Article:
Sunday, 16 August 2015

Songs of Praise does Calais

Migrants Church in Calais

There's a recurring sketch on the Catherine Tate Show where she plays a neurotic middle class mother (Aga Saga Woman) who lives in fear of taking her two neurotic children anywhere, in case they have to rub shoulders with anyone outside their very restricted, protected social circle. One day, driving along in their SUV, they take a wrong turn into a rougher part of London ('Good God in heaven above... we seem to have driven into a place called "Tott-en-ham"') and start to panic when a man with long hair approaches with a bucket of water to wash their windscreen as they sit at the traffic lights.

I had a neurotic middle class woman moment on holiday this summer, so I'm not going to judge Aga Saga Woman. Returning via the Eurotunnel from France in the middle of the so called 'Migrant Crisis', we saw migrants in small groups walking the sides of roads near the Calais motorway as we tried to find out how to exit 'Cite Europe' (our compulsory pre-tunnel middle class shopping trip for all things French). I suppose I imagined desperate people seeing an opportunity, an English car going slowly round a French roundabout, and I had one of those anxious travel moments and blurted out, 'do you think we should lock the doors?', to which I received the terse reply 'don't be ridiculous'. I feel pretty embarrassed about it now.

So well done the BBC, who this evening broadcast part of their long running Christian programme, 'Songs of Praise', from the migrant camp in Calais, a place where focus and hope are centred on something much more important even than life, as one of the migrants explained - that is, in the heart of their makeshift church. Well done, because the political is apt to eclipse the personal and without alternative coverage, this time from a specifically religious viewpoint, one is in danger of picking up the media whiff of panic, the fear that 'the swarm' is about to descend our borders, the swarm of faceless, unnerving foreigners...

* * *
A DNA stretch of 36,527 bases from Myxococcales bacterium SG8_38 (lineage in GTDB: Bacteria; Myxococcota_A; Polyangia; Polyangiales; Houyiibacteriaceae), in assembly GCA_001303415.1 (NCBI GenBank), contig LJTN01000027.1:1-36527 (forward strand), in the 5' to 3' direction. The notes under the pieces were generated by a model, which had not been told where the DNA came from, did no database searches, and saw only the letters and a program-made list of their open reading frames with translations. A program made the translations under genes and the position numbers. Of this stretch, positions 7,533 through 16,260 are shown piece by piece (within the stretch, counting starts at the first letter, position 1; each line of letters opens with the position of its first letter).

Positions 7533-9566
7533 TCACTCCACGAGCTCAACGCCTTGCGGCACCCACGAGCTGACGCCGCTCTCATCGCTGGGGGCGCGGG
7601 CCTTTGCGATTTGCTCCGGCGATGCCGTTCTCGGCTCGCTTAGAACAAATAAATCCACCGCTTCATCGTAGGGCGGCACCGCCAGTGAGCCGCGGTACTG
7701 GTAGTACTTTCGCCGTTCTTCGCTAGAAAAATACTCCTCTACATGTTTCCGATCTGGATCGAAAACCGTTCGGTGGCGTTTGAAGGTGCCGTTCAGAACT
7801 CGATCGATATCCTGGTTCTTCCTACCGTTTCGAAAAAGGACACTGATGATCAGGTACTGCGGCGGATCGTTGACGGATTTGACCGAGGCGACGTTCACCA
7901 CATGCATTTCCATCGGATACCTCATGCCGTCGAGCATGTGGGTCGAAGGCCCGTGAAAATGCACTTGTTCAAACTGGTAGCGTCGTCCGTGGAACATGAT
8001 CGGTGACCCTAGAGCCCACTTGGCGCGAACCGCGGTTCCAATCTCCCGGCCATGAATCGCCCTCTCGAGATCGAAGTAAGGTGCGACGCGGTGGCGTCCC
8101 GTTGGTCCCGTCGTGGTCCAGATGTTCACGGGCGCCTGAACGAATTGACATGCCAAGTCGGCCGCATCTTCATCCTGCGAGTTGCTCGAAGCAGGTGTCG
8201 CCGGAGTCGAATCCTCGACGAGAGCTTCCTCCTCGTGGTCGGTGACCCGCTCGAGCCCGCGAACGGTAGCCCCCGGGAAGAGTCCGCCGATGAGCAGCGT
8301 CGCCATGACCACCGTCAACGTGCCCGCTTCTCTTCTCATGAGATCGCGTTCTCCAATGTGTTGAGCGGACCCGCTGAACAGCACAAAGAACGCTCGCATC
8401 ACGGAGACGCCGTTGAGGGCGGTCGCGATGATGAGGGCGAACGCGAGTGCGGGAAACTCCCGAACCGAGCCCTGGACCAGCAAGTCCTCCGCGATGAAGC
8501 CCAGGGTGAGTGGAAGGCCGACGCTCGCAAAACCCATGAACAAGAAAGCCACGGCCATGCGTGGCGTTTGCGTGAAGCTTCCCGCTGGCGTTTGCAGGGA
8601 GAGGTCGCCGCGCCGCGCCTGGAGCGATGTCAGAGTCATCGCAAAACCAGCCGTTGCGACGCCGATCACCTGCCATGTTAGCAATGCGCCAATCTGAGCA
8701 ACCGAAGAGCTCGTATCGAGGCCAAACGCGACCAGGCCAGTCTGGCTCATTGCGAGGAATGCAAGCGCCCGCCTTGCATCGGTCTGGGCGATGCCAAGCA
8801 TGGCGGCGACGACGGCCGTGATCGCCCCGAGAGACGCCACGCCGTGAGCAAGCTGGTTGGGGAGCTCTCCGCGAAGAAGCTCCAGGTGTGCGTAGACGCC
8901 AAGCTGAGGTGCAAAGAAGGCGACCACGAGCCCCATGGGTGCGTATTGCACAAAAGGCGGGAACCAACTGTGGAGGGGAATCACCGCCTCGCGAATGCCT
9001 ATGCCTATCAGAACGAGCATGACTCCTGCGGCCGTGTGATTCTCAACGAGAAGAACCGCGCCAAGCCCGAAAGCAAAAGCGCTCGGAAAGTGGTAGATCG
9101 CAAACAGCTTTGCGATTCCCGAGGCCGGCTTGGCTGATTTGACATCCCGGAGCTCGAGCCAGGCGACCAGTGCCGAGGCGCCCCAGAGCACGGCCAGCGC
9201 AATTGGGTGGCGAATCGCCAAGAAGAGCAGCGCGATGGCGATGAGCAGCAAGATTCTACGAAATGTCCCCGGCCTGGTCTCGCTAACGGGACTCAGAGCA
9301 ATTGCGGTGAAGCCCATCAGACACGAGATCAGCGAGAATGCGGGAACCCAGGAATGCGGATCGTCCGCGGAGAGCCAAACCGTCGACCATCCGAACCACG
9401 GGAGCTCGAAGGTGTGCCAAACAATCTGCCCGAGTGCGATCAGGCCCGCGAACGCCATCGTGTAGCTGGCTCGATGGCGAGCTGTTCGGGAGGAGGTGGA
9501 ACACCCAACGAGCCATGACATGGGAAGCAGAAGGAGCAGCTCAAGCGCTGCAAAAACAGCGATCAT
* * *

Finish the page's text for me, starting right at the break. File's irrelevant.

Songs of Praise is often criticised for being twee - shots of older people singing hymns is hardly going to set the world on fire....or is it? The juxtaposition of scenes of migrants worshipping amid the uncertainty and mess of life, with the hymn 'There's a wideness to God's mercy' and Revd. Giles Fraser, a priest from London emerging from the makeshift church, announcing 'these are my brothers and sisters in Christ', topped of by a very middle class lady from a church in Kent explaining that if it weren't for Jesus, she wouldn't be there; and you did get the strange idea that actually this Christian gospel, this thing we sing and pray each Sunday in church, is in fact radical, inclusive and potentially world changing.

So while some Politicians have felt compelled 'not to do God', I'm glad that the BBC 'did Calais', and proud to be part of the universal Church of Christ, the church that meets in tents on the sides of motorways, the one where we are one through the One who became a refugee as a child and who once declared 'foxes have dens and birds have nests, but the Son of Man has nowhere to lay his head'.

1 comment:

  1. Well done BBC Songs of Praise and nicely put Claire. What a shame there were many opposed to the filming in Calais at the very least it was educational. I sincerely hope that awareness has been increased as a result of the programme and those opposed may start to feel differently. I haven't watched Songs of Praise for decades but wouldn't have missed this for the world.